Probability of Discussing Information From the Internet With a Doctor

People with bad/very bad self-rated health had a significantly higher probability of discussing information from the internet with a doctor, compared with those in excellent self-rated health (OR 2.12, CI 1.15-3.90). Discussing internet information with a doctor was associated with a moderate degree of self-reported anxiety/depression, compared with no anxiety/depression (OR 2.30, CI 1.30-4.10). Gender, education, and self-rated health were not associated with discussing information from the internet with a doctor (Table 3).

All findings presented in Tables 2 and 3 persisted after introduction of the response time variable into the regression models. There were no strong correlations (defined as Spearman rho>.5) between the independent variables. The strongest correlations were found for the variables self-rated health and self-rated anxiety/depression (rho=.3442). There were no other correlations above rho=.1471 (age and gender).

Table 1. Sample characteristics.
CharacteristicValue, n (%)
Gender (n=895)

Female
435 (48.6)

Male
460 (51.4)
Age in years (n=895)

18-39
180 (20.1)

40-59
346 (38.7)

60 and over
369 (41.2)
Education (n=832)a

Low
74 (8.9)

Middle
241 (29.0)

High
265 (31.8)

Highest
252 (30.3)
Duration of diabetes, years (n=892)

<10
295 (33.1)

10-19
253 (28.3)

20-29
170 (19.1)

30 and over
174 (19.5)
Self-rated health (n=887)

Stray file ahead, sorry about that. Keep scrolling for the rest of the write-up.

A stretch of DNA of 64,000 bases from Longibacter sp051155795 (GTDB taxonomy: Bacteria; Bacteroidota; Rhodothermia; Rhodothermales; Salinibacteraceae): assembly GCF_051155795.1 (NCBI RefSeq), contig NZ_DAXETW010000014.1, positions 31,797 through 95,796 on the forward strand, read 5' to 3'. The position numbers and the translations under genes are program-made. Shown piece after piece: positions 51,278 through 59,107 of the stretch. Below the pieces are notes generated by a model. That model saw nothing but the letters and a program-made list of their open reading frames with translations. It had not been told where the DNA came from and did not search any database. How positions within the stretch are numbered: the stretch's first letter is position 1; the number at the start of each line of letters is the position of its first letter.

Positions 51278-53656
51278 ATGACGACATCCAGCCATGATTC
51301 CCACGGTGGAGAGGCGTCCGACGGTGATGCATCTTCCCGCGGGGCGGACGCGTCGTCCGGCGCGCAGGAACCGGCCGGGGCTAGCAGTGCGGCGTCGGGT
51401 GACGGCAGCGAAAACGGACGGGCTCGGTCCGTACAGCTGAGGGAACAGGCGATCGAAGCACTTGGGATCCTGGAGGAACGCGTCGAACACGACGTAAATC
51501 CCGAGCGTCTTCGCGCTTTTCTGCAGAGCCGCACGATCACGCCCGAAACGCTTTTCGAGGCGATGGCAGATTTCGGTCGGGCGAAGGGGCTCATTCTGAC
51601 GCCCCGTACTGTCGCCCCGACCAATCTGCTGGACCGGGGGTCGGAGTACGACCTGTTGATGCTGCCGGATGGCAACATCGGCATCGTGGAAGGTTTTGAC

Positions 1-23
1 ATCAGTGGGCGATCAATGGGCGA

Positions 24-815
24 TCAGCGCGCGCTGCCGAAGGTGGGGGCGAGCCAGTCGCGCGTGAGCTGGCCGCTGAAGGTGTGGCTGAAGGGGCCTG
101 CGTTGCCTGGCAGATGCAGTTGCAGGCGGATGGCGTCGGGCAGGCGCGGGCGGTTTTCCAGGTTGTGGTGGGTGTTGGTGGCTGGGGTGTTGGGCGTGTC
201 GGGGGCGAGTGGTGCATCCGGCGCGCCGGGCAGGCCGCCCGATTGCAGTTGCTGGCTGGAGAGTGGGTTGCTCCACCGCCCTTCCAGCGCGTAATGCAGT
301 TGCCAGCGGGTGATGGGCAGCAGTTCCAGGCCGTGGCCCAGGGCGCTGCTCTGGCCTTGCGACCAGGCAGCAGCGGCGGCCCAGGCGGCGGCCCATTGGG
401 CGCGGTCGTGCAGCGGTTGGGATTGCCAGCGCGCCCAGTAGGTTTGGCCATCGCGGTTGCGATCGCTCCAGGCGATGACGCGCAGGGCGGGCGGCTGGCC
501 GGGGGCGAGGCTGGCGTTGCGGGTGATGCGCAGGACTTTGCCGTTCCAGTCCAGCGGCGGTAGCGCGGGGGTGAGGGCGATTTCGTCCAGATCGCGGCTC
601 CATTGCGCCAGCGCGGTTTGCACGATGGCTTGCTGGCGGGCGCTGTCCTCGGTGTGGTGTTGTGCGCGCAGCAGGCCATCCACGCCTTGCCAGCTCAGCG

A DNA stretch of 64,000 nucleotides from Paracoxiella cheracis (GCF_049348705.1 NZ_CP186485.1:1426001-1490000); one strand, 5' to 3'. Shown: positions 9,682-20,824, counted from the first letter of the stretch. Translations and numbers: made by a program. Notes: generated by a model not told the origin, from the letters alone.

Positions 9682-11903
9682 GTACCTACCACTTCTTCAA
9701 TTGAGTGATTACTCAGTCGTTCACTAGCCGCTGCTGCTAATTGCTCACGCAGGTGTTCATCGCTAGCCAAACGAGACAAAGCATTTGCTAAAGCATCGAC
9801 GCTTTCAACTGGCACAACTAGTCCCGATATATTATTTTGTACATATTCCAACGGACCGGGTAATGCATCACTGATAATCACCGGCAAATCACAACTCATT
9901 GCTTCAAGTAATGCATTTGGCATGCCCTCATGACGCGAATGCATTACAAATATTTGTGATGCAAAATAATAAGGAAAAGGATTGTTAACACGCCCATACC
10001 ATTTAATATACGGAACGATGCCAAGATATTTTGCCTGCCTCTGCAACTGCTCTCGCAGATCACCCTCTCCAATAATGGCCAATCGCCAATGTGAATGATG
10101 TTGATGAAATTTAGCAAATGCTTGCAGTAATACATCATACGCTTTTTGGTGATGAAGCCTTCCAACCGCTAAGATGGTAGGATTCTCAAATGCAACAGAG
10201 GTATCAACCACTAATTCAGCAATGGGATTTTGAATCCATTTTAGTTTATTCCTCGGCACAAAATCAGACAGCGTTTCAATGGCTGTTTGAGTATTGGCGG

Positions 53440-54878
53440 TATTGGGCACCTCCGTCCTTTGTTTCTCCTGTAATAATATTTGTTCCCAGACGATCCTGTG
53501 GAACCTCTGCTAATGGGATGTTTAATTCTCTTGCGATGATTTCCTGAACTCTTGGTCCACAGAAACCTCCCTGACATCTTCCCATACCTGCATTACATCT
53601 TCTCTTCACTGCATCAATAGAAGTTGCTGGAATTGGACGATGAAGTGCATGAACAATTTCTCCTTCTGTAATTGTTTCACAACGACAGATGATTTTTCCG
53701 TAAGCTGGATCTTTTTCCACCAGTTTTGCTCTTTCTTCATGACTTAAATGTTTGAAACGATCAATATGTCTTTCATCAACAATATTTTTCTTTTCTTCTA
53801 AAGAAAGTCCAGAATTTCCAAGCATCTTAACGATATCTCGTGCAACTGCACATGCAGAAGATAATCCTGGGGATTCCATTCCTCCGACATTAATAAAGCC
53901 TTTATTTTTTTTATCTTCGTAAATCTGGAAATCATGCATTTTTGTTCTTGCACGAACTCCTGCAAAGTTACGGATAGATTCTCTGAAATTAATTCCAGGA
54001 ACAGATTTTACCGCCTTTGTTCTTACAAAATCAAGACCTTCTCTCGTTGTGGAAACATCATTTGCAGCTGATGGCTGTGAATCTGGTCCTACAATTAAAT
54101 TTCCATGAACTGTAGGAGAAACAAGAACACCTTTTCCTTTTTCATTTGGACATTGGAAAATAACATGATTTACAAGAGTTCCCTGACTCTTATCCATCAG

Excellent
125 (14.1)

Good
446 (50.3)

Fair
224 (25.2)

Bad/very bad
92 (10.4)
Self-reported degree of anxiety/depression (n=882)

None
603 (68.5)

Slight
181 (20.5)

Moderate
72 (8.2)

Severe
26 (2.9)
Based on information from the internet, have you decided to visit a doctor? (n=859)

Never
718 (83.6)

Once
81 (9.4)

Sometimes
58 (6.8)

Often
2 (0.2)
Based on information from the internet, have you decided not to visit a doctor? (n=856)

Never
708 (82.7)

Once
47 (5.5)

Sometimes
88 (10.3)

Often
13 (1.5)
Have you discussed information from the internet with a doctor? (n=858)

Never
448 (52.2)

Once
132 (15.4)

Sometimes
254 (29.6)

Often
24 (2.8)

aLow (primary/part of secondary school), middle (high school), high (college/university less than 4 years), highest (college/university 4 years or more).

Table 2. Probability of changing the decision to visit or not to visit a doctor based on information from the internet.
CharacteristicsDecided to visit a doctor when you would otherwise not have visited one (n=821)Decided not to visit a doctor when you would otherwise have visited one (n=819)

ORaP valueCIORP valueCI
Gender






Female1.00b1.00

Male0.75.150.50-1.110.63.020.43-0.93
Age in years






18-391.001.00

40-590.56.020.34-0.920.43.0010.27-0.70

60 and over0.39.0010.23-0.670.36<.0010.22-0.59
Educationc






Low1.001.00

Middle1.11.790.50-2.451.05.900.50-2.21

High1.94.090.90-4.171.10.790.53-2.31

Highest1.04.920.47-2.311.28.510.61-2.68
Self-rated health






Excellent1.001.00

Good1.31.440.66-2.581.35.370.70-2.60

Fair1.73.140.83-3.591.58.210.78-3.22

Bad/very bad2.04.090.89-4.661.85.140.82-4.17
Self-reported degree of anxiety/depression





None1.001.00

Slight1.85.011.15-2.962.03.0021.29-3.21

Moderate2.54.0051.33-4.832.27.011.19-4.31

Severe3.2.011.28-8.042.97.021.18-7.47

aOR: odds ratio.

bNot applicable (reference group).

cLow (primary/part of secondary school), middle (high school), high (college/university less than 4 years), highest (college/university 4 years or more).

Table 3. Probability of discussing information from the internet with a doctor (n=821).
CharacteristicORaP value95% CI
Gender



Female1.00c

Male1.01.970.76-1.34
Age



18-391.00

40-591.01.950.68-1.51

60 and over0.89.560.51-1.32
Educationb



Low1.00

Middle0.8.410.46-1.37

High1.39.230.81-2.37

Highest1.13.650.66-1.94
Self-rated health